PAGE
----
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conformational dementias

Wednesday 29 October 2003

Past studies of the molecular-genetic basis of disease have focused on mutations that cause either the deficiency or the inactivity of a protein.

More recently, however, it has been realized that many diseases arise from mutations that primarily affect neither expression nor function, but result in a protein with decreased conformational stability.

This conformational instability can intermittently cause the affected protein to unfold and then undergo intermolecular linkage, which results in intracellular aggregation that causes cumulative cell damage.

The insidious nature of protein accumulation explains why some familial diseases characteristically affect individuals in middle- or old-age.

The aggregation of conformationally destabilized proteins is now known to be a feature of many of the neurodegenerative diseases, notably of Alzheimer disease and Parkinson disease and the spongiform encephalopathies.

The common consequence of the mutations in all these diseases is the molecular instability of the encoded protein, which results in the formation of intermolecular linkages, in which single peptide strands become aligned to form highly stable beta-shhets. These -linked structures then accumulate to cause cell death and hence disease.


- late-onset dementia
- amyloidoses
- prion encephalopathies
- Huntington disease
- Alzheimer disease


- Polymers and amyloid

The shared feature of the conformational dementias is the formation of intermolecular linkages with resultant protein aggregation.

Although the molecular mechanisms involved are diverse and characteristic of each disease, almost all result in beta-linkages formed by hydrogen bonding between peptide loops and sheets.

Some larger, highly ordered proteins, such as the cystatins, can form intermolecular linkages by domain swapping, as with the loop-sheet linkages of the serpins.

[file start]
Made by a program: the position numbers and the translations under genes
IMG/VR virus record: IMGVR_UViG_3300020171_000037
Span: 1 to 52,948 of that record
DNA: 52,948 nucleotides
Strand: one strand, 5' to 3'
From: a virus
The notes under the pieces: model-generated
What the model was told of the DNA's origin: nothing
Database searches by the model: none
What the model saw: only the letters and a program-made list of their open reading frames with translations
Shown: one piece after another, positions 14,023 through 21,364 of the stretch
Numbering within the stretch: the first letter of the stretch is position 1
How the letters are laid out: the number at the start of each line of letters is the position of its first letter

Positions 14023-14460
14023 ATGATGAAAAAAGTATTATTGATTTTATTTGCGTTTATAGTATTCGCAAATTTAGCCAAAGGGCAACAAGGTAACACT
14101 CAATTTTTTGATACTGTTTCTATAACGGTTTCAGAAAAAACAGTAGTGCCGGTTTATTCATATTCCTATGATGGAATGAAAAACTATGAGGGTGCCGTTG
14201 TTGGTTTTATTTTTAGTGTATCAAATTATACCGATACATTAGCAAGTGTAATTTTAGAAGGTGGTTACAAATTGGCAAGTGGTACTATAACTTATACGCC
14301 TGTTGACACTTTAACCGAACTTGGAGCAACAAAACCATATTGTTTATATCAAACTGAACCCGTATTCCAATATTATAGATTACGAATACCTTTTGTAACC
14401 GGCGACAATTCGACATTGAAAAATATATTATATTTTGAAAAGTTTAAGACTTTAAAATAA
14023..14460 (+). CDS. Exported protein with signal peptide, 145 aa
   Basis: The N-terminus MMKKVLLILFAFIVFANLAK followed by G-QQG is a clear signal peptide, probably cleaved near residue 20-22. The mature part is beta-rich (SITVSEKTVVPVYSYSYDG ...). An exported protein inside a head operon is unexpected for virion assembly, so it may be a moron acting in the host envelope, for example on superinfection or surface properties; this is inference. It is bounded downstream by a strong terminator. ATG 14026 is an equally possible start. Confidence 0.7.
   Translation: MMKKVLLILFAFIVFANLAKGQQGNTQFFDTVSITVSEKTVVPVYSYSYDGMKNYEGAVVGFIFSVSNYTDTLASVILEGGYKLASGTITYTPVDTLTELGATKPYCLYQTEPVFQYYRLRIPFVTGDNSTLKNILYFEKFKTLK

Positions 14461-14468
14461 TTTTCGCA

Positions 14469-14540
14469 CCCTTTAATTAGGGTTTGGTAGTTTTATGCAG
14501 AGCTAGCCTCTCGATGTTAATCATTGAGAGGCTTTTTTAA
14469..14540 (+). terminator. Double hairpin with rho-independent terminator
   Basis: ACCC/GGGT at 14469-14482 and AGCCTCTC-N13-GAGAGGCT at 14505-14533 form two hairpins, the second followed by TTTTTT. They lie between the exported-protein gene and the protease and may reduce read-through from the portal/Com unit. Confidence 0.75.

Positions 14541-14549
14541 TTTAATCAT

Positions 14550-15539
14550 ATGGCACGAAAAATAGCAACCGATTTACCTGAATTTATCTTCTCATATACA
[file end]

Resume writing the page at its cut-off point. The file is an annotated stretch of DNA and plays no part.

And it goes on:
The result is the formation of polymers in which the individual molecules substantially retain their ordered structure.

- However, in other proteins, such as beta2-microglobulin, lysozyme and transthyretin, linkage occurs by the remarkable realignment of peptide segments to give the sequential layering of beta-structures known as amyloid.

The characteristic features of amyloid are its staining with the dye Congo red and its birefringence to polarized light.

The determinant feature of amyloid is the formation of a specific pattern on X-ray diffraction, which has been interpreted as being due to the formation of layered arrays of extended beta-sheets.

Amyloid is most frequently observed as large tissue or pericellular deposits; in several systemic amyloidoses this end product interferes with organ function (for example, in the heart, lung or liver) and so is directly responsible for the disease pathology.

- The dementias, however, arise specifically from the cumulative loss of neurons, and the pathology is likely to occur directly at the cellular level.

Attention is therefore focused on the earliest forms of intracellular association, at the level of fibrils and oligomeric fibrillization intermediates (protofibrils), as well as the preceding dimers and oligomers. The oligomers also have a predominantly beta-sheet structure and this change in structure underlies neurotoxicity.

- alpha-synuclein mutations and early-onset Parkinson disease

This is underscored by studies of mutants of alpha-synuclein, a highly conserved protein of 140 amino acids, that is expressed predominantly in neurons and is particularly abundant in presynaptic terminals.

It has been suggested that it might have a role in synaptic plasticity and might modulate dopaminergic neuro-transmission.

Two amino-acid substitutions in alpha-synuclein, A53T and A30P, are associated with autosomal-dominant, early-onset Parkinson disease.

The mutant protein accumulates as intracytoplasmic inclusions in neurons to form the Lewy bodies that are characteristic of this condition.

Structural studies have shown that the A30P mutant favours the formation of oligomers rather than fibrils, and that these small intermediates could be the toxic species that cause cell death and the associated neurodegenerative disease.

- Serpinopathies

The serpin family of protease inhibitors provides an unexpected model of the way in which mutations that are present from birth might only result in disease much later in life. The studies of the serpins show not only how aberrant -linkage can result in polymerization, but also, more recently, how these intermolecular linkages can be prevented or reversed.

Mutations in the strongly conserved region at the commencement of the B-helix in alpha1-antitrypsin ( PI ), neuroserpin, antithrombin, C1 inhibitor and alpha1-antichymotrypsin all result in polymerization and disease.


- Lomas DA, Carrell RW. Serpinopathies and the conformational dementias. Nat Rev Genet. 2002 Oct ;3(10):759-68. PMID : 12360234